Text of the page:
Back Pain / Spine MEBs

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xeno

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PEB Forum Veteran
The below criteria were forwarded to us through DoD disability channels, all the way from D.C. These are the criteria used by the Veterans Administration
(VA) to adjudicate disability on spine/back pain cases. Since the DoD Disability Evaluation System utilizes the VA Schedule for Rating Disabilities
(VASRD) in the adjudication and compensation of disability, VA criteria must be utilized by the DoD. To do so, the Informal Physical Evaluation Board
(IPEB) must have certain information included in the narrative summary. That information is below.

At first glance, it seems like the volume of info required is huge. However, upon careful reading, the info required is little more than that contained in
a reasonable history and physical, with the addition of some critical rangeof- motion figures. Spend five minutes reading the following criteria and I
think you'll agree that only a few additional questions and a minimum of additional exam are required. And if that info is already in the neurosurgeon's or orthopedist's note, then you need not reproduce it in your Narrative Summary.
Will the IPEB require ALL of this info on EVERY back pain / spine case? Probably not. Use your best judgement. If you do a good H&P (like you always do) with some range-of-motion measurements, chances are it'll be quite acceptable to the IPEB. And now, with no further ado, here are the criteria.
SPINE
B. Present Medical History (Subjective Complaints):
Please comment whether etiology for any of these subjective complaints is unrelated to claimed disability.
1. Report complaints of pain (including any radiation), stiffness,weakness, etc.
a. Onset
b. Location and distribution
c. Duration
d. Characteristics, quality, description
e. Intensity
2. Describe treatment - type, dose, frequency, response, and side effects.
3. Report whether there are periods of flare-up. Provide the following if individual reports periods of flare-up:
a. Severity, frequency, and duration.
b. Precipitating and alleviating factors.
c. Additional limitation of motion or functional impairment during flare-up.
4. Describe associated features or symptoms (e.g., weight loss, fevers, malaise, dizziness, visual disturbances, numbness, weakness, bladder complaints, bowel complaints, erectile dysfunction).
5. Describe walking and assistive devices.
a. Does the veteran walk unaided? Does the veteran use a cane, crutches, or a walker?
b. Does the veteran use a brace (orthosis)?
c. How far and how long can the veteran walk?
d. Is the veteran unsteady? Does the veteran have a history of falls?
6. Describe details of any trauma or injury, including dates, and direction and magnitude of forces.
7. Describe details of any surgery, Compensation and Pension Examination including dates.
8. Functional Assessment - Describe effects of the condition(s) on the veteran's mobility (e.g., walking, transfers, bed activities), activities of
daily living (i.e., eating, grooming, bathing, toileting, dressing), usual occupation, recreational activities, driving.
C. Physical Examination (Objective Findings):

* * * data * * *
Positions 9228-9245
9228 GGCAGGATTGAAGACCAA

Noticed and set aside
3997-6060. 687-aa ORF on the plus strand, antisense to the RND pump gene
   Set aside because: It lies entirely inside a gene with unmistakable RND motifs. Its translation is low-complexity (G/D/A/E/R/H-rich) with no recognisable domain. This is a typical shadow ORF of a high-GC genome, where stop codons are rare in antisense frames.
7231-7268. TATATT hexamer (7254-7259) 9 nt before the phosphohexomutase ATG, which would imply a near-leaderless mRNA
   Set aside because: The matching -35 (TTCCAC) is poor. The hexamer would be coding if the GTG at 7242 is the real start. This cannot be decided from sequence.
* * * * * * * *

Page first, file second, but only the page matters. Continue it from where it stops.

Address each of the following as appropriate to the condition being examined and fully describe current findings.
1. Inspection: spine, limbs, posture and gait, position of the head, curvatures of the spine, symmetry in appearance, symmetry and rhythm of
spinal motion.
2. Range of motion
a. Cervical Spine
The reproducibility of an individual's range of motion is one indicator of optimum effort. Pain, fear of injury, disuse or neuromuscular inhibition may limit mobility by decreasing the individual's effort. If range of motion measurements fail to match known pathology, please repeat the measurements.
(Reference: Guides to the Evaluation of Permanent Impairment, Fifth Edition, 2001, page 399).
i. Using a goniometer, measure and report the range of motion in degrees of forward flexion, extension, left lateral flexion, right lateral flexion, left lateral rotation and right lateral rotation. Generally,the normal ranges of motion for the cervical spine are as follows:
Forward flexion: 0 to 45 degrees
Extension: 0 to 45 degrees
Left Lateral Flexion: 0 to 45 degrees
Right Lateral Flexion: 0 to 45 degrees
Left Lateral Rotation: 0 to 80 degrees
Right Lateral Rotation: 0 to 80 degrees
There may be a situation where an individual's range of motion is reduced, but "normal" (in the examiner's opinion) based on the individual's age, body
habitus, neurologic disease, or other factors unrelated to the disability for which the exam is being performed. In this situation, please explain why the
individual's measured range of motion should be considered as "normal".
ii. If the spine is painful on motion, state at what point
in the range of motion pain begins and ends.
iii. State to what extent (if any), expressed in degrees if possible, the range of motion is additionally limited by pain, fatigue, weakness, or lack of endurance following repetitive use or during flare-ups.
If more than one of these is present, state, if possible, which has the major functional impact.
iv. Describe objective evidence of painful motion, spasm, weakness, tenderness, etc.
v. Describe any postural abnormalities, fixed deformity (ankylosis), or abnormality of musculature of cervical spine musculature. In the situation where there is unfavorable ankylosis of the cervical spine, indicate whether there is: difficulty walking because of a limited line of vision; restricted opening of the mouth (with limited ability to chew); breathing limited to diaphragmatic respiration; gastrointestinal symptoms due to pressure of the costal margin on the abdomen; dyspnea; dysphagia; atlantoaxial or cervical subluxation or dislocation